Non-governmental organisations (NGOs) working in the isolated Bagh area said their work was being hampered by the so-called Bagh United People's Forum, a 33-member group of religious and community leaders which has issued a "code of conduct" effectively placing restrictions on how local female aid workers can be deployed.
"If the NGOs work under such a code that's fine. Otherwise, there could be further problems," Mir Akmar, the group's chairman, told IRIN from Bagh. He alluded to a number of alleged incidents in which local girls employed by NGOs working in the area had been taken outside the area and sexually exploited.
Farhana Stocker, country director for the international NGO Oxfam, said: "Having a local 'code of conduct' that prohibits and denies locally qualified women from employment opportunities contravenes organisational principles that many of us subscribe to."
"It's not about past, present or future, it's about how we have worked in Pakistan for the past 20 plus years - and continue to do so in other parts of the country today, some of them in much more traditional and remote areas than Bagh," she said, adding: "Why should we have a separate code of conduct for Bagh when we don't have anything like that anywhere else in the country and never had?"
She said most international organisations were already mandated to ensure local women and men had equal employment opportunities as long as they fulfilled basic competencies and expertise.
Mercy Corps "very concerned"
"We are very concerned about the safety of our female staff. Not being able to engage them in mobilisation activities in our communities is a serious limitation," Faiza Janmohammed, country director for the international NGO Mercy Corps, said in Islamabad.
One senior Pakistani government official told IRIN he knew of specific incidents in which local girls had been taken to hotels in the nearby hill station of Murree and to Islamabad ostensibly for training, only to be sexually abused.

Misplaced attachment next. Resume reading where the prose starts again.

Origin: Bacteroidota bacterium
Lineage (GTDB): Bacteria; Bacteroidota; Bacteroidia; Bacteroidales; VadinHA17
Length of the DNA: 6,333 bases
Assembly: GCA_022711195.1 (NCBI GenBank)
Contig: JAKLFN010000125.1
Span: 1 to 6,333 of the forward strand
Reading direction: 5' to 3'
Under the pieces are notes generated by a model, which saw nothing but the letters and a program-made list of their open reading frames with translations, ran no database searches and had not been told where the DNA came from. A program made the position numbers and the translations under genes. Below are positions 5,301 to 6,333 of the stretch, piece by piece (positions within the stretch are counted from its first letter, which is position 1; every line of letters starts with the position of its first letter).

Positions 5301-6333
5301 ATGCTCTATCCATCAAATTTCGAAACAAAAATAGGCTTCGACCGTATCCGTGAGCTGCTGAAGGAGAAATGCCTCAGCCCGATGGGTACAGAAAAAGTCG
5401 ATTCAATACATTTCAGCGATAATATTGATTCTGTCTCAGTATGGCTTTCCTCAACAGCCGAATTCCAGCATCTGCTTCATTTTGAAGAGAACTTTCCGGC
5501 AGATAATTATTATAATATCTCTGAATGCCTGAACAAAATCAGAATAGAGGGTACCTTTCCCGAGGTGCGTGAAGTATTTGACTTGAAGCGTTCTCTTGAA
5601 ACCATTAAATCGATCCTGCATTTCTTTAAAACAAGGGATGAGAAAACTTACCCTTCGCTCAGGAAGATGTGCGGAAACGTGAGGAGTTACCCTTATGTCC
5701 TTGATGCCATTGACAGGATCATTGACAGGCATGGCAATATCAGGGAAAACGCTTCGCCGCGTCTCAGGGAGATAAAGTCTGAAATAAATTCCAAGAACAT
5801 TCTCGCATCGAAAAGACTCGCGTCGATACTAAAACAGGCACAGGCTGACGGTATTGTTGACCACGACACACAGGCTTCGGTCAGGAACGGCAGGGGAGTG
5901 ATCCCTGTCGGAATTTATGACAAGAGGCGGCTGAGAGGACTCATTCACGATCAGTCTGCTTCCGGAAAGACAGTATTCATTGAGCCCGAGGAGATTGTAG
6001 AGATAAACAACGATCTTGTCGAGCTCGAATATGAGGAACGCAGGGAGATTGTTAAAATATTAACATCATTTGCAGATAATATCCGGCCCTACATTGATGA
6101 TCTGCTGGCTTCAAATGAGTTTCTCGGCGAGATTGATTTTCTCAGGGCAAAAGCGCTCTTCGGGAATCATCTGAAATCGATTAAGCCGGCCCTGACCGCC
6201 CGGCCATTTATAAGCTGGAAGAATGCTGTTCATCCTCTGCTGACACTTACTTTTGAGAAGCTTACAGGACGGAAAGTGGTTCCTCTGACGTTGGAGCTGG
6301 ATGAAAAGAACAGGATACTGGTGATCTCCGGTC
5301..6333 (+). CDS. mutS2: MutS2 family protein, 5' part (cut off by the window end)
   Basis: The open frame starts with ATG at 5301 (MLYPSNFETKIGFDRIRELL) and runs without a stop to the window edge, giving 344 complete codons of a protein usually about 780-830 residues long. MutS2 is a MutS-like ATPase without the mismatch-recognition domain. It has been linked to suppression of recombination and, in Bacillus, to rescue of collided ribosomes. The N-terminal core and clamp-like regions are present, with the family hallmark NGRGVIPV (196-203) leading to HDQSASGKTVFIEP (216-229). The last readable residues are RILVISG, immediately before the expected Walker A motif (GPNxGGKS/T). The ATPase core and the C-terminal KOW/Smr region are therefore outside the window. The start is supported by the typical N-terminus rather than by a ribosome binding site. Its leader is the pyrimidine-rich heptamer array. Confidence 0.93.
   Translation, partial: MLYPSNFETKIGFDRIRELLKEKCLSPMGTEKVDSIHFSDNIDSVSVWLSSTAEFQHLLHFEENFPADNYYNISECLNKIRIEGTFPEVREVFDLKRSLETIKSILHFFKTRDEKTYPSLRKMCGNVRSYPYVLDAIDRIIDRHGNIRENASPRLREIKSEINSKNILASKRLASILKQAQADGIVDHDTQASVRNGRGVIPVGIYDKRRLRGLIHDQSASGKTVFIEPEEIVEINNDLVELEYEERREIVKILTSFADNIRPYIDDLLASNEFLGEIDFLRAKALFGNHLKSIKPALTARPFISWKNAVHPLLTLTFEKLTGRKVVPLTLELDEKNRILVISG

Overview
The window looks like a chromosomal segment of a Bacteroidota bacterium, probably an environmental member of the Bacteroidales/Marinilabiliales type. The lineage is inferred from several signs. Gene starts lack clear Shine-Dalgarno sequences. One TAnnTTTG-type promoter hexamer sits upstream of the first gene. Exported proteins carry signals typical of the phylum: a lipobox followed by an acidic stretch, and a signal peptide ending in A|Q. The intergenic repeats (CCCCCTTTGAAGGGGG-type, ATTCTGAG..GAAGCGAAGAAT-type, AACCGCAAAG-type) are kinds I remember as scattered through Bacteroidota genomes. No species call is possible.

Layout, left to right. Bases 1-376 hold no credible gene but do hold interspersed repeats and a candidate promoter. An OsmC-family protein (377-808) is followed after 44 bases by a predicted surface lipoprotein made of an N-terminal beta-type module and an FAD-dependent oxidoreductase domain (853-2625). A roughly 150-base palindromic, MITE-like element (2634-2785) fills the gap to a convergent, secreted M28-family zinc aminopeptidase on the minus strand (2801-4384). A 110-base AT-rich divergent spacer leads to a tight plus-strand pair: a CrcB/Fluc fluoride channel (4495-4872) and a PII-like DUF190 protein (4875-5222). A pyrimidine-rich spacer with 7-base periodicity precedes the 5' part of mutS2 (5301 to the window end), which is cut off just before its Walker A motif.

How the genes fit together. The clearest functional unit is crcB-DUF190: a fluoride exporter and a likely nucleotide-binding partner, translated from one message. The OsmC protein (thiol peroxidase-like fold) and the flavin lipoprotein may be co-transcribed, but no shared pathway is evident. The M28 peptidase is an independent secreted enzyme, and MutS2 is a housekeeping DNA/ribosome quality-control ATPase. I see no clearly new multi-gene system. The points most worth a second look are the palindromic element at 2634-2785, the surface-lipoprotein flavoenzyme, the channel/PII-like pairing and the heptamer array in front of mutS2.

To prevent that happening again, from now on if a local girl working for an NGO needed to be taken outside the Bagh area for any type of training or workshop, the NGO in question would first need to seek the approval of the local authorities, Akmar said.
Moreover, in the event that the girl or woman needed to stay overnight, she would need to be accompanied by a male family member, he added.
Such conditions are problematic and could set a dangerous precedent for other local pressure groups with similar demands, an aid worker said.
No real agreement
But no real agreement on such conditions has been reached, despite efforts by the government to intervene, a fact, which could lead to further problems, say aid groups.
"There will not be a code of conduct, but rather agreed principles of engagement which we are discussing with local authorities and community stakeholders," Raabya Amjad, a public information officer for the United Nations Resident Coordinator's Office in the Pakistani capital, Islamabad, said.
Whatever the outcome, aid workers on the ground want the matter settled now.
"These issues are actually being promoted by people with vested interests in the work we are doing and not the actual beneficiaries of Bagh," one non-governmental organization (NGO) worker on the ground who preferred to remain anonymous, said, referring to demands for local contracts.
Operations "slowly resuming"
"The UN is slowly resuming its operations this week and hopes to be fully operational soon," said Amjad. Her comments followed an earlier decision taken in collaboration with local authorities and community leaders in the area - and after the government pledged that the safety and security of all aid workers in the area was fully assured.
The decision was taken just over a week after 49 NGOs and UN agencies suspended more than US$82 million-worth of projects and activities in the remote mountain district due to a spate of security incidents involving members of the humanitarian community. These culminated in the deliberate burning of a local UN staff member's house on 7 May - an act, which prompted the UN to suspend its operations two days later.